I think the main problem is that of authenticity, which conversely has been tipped as a major trend for 2019. More than ever before brands need to be true to their values and audiences will call out brand’s that step on a pedestal simply to drive sales, with no substance or wider conviction behind the messaging. Gillette has already been accused of hypocrisy after critics quickly pointed out last week that its razors marketed to women are subject to a Pink Tax – costing more than those aimed at men. It will be extremely interesting to see how the brand follows through what it has started – taking this stance and ethos right through to the very core of the business. If they succeed in doing this then we may even see Piers Morgan eat his words. Only time will tell but we will be watching carefully.
Perhaps tying into the issue of authenticity and something that Gillette could do with swiftly reconsidering, is that there are currently no plans to tailor the ads to audiences outside of America. Right now, we’ve been left with a one dimensional view of toxic masculinity from a brand perspective, showcasing an all American standpoint. Imagine a campaign which delved deeper into the issues, addressing what this means geographically and making a stance on a global scale. Now that would have the potential to really get people talking.
Beyond the execution itself, let’s not also forget that with their million dollar budgets, global brands like Gillette dwarf the comparative miniscule marketing spend of really worthy charities that have been trying to champion positive change like this for years. Organisations with a ‘real’ right to gain widespread recognition for their beliefs, achievements and drive for change. Should the next step be for Gillette to join forces with smaller charitable organisations to use its budgets and marketing clout to push forward the greater good?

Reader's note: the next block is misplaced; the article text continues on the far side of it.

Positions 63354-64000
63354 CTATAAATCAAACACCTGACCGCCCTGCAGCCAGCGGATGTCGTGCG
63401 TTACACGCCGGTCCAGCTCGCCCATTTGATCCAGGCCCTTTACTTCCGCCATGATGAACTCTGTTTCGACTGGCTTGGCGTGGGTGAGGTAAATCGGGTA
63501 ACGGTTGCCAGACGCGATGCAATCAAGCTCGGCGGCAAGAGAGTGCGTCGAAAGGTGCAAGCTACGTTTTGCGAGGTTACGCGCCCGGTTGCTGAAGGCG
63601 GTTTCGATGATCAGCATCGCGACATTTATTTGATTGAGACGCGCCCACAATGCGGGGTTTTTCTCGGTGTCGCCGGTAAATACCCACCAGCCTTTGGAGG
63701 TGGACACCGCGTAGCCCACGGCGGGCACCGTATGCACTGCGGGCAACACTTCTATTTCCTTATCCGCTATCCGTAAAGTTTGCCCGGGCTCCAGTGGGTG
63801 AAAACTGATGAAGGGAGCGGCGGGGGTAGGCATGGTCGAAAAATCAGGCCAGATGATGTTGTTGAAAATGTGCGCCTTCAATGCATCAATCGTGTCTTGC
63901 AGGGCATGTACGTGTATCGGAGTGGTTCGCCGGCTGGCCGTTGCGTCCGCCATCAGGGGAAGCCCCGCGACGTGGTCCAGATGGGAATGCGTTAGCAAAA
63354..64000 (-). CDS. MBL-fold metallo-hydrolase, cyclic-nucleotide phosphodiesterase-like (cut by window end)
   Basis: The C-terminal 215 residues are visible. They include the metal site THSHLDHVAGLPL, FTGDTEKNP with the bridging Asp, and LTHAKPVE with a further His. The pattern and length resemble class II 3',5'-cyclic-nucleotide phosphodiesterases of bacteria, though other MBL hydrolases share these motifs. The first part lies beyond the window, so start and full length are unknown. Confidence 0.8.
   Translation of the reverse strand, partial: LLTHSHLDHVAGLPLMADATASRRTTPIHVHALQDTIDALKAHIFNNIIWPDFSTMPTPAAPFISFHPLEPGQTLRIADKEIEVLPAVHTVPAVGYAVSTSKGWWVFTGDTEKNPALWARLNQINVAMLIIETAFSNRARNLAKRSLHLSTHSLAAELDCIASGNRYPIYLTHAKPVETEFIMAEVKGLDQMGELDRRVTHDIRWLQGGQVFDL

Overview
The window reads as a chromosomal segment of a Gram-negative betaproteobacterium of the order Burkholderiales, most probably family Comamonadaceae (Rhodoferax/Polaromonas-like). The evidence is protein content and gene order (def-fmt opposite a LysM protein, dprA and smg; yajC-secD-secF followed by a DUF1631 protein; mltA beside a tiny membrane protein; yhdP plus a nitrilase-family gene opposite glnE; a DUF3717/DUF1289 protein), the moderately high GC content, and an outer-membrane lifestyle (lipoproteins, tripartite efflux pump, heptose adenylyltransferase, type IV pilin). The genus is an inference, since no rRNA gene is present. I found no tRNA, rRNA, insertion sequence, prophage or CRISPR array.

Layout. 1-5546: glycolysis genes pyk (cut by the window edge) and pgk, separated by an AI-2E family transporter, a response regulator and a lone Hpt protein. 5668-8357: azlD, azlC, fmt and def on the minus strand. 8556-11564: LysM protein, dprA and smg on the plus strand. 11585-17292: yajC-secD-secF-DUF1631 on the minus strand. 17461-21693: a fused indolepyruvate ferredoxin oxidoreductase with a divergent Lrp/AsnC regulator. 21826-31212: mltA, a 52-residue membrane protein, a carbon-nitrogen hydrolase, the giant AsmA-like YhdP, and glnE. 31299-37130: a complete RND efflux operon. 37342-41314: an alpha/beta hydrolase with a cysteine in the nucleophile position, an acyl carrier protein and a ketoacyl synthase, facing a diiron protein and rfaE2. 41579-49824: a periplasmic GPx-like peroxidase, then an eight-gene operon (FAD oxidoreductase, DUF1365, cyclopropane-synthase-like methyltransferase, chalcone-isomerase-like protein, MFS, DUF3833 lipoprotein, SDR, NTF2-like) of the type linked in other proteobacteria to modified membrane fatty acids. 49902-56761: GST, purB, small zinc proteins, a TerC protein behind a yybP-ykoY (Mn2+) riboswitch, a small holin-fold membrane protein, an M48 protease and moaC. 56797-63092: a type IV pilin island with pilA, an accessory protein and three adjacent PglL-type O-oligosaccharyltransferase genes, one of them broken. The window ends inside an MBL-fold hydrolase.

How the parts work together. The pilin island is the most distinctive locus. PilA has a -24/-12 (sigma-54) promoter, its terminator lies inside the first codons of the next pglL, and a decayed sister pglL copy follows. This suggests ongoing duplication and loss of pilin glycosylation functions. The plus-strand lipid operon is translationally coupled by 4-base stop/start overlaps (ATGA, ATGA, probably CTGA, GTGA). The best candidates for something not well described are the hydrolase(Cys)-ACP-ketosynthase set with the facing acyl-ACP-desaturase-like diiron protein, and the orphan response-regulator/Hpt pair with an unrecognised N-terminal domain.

We ourselves were proud to support the fantastic efforts by the Welsh Government to address the very important issues of violence against women and domestic abuse with campaigns that, in a similar vein to Gillette’s, were designed to make people question their own behaviours and levels of acceptance.
We implemented a total of four campaigns with them and on each one the budget was tight, but we were resourceful and creative, working with the Welsh Government’s press office and using Facebook as the key platform to provide the perfect launch for PR activity.
Our innovative approach - bringing to the fore the spectrum/line between ‘boyish’ joking to serious abuse - was a first for tackling the subject of domestic abuse on Facebook, and a direct result was a 30% increase in call volume to the All Wales Domestic Abuse and Sexual Violence Helpline following the Christmas campaign. Exceptional results but imagine what could have been achieved with the big budget marketing support of a brand like Gillette?
Love it or hate it, what is clear is that we are just over three weeks into 2019 and ‘woke’ or ‘purpose driven’ marketing are the buzz words on everybody’s lips. Expect to see more brands stepping out of the shadows with braver and perhaps riskier executions than we have been used to, and expect to see A LOT of discussion, dissection and debate as the industry analyses who and hasn’t hit the mark. We can’t wait!